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KNOW YOUR RIGHTS: Passport Applications

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Q. I noticed recently that my passport will expire shortly. What is the quickest way to renew it?

A The Passport Service processes Passport Online applications as a priority. Applying online is the fastest way of getting your passport. You can track the progress of your passport online. In general, adult renewals when all the information on your passport is the same as your previous passport are processed within 10 working days.

If you are renewing through the Passport Express service, you should allow at least 20 working days for your application to be processed (not including postage times). This period may be extended at certain times of the year due to increased application numbers. It's important to note that if you have already submitted a paper application, you cannot apply online. Updates on services and the latest turnaround times are available on the Passport Service's website www.dfa.ie/passports.

Q. My partner is applying for a passport for the first time. Can this be done online?

A. Passport Online is open to all applicants. However, it is important to note that first time applications are complex and require additional time to process. This is because the Passport Office have to verify all documents submitted and to ensure the identity of the applicant. These applications can take approximately 20 working days to process.

Q. Can I apply for my passport in person at the Passport Office?

It is not recommended to apply directly to the Passport Office for your first passport. The counter service in the Passport Office is designed to accommodate people who need to renew their passports urgently, and don’t have enough time to apply in other ways. You can make your first-time applications using the counter service, but it cannot be processed urgently – it will take at least 20 working days (not including postage times). Applications made in person are more expensive than applying online or through Passport Express.

Q. My sister is living abroad. Can she use the online service when she is outside of Ireland?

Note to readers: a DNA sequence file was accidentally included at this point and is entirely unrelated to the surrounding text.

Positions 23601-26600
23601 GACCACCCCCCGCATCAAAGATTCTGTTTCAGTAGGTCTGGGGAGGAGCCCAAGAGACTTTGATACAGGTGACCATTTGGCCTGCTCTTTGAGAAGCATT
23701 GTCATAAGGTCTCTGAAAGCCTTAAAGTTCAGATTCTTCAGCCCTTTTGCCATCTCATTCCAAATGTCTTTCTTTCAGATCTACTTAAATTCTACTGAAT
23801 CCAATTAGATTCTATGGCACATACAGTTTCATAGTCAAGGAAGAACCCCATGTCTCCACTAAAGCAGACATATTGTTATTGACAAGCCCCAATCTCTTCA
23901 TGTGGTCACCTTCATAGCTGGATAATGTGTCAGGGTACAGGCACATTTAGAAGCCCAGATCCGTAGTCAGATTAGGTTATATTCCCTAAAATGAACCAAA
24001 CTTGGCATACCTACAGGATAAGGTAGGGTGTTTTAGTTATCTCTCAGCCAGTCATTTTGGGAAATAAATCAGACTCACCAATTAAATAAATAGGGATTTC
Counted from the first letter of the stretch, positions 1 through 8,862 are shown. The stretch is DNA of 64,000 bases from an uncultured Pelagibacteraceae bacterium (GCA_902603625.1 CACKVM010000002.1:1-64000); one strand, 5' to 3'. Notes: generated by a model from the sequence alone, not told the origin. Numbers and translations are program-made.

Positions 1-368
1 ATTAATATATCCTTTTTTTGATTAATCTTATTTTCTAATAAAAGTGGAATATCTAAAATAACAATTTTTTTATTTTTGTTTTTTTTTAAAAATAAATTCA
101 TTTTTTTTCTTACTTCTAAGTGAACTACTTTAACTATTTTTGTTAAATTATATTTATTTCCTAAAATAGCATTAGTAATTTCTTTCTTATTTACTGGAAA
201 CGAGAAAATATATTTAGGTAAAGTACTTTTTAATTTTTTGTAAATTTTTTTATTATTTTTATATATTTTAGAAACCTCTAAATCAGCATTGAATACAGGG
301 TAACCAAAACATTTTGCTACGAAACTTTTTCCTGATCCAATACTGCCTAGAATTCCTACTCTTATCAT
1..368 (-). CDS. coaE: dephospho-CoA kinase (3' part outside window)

You can renew online from anywhere in the world, as long as your previous Irish passport is no more than five years out of date.

Q. How much does it cost to apply for a passport?

Standard 10-year, 34-page passport:

Passport Online - €75 (+ €5 postage if you live outside Ireland)
Passport Express - €80 (+€9.50 fee)
In-person - €95
Large 10-year 66-page passport
Passport Online – €105 ((+ €5 postage if you live outside Ireland)
Passport Express - €110 (+€9.50 fee)
In-person – €125

An Post also offers a 'Family Application' option where up to four passport applications can be enclosed in one envelope. The additional charge for a Family Application is €16.

Q. What happens if I lose my passport or it is stolen?

If you are an Irish citizen living in Ireland and you have lost your Irish passport, or it has been stolen, you must let the Passport Office know immediately and report the loss or theft to the Garda Síochána.

If you lose your passport or it is stolen abroad, you must contact the local police and request a written statement that you have reported the loss of your passport. The Passport Service will not provide you with a new travel document without a police report. In addition you must contact your nearest Irish embassy or consulate. They may be able to give you a replacement passport that will let you finish your trip or an emergency travel document that will get you home.

If you are in a country where there is no Irish representation, you may contact an embassy or consulate of another EU Member State. In some cases, the embassy or consulate of another EU Member State may issue you with an EU Emergency Travel Document (ETD).

Q. What happens if I need to renew my passport in an emergency?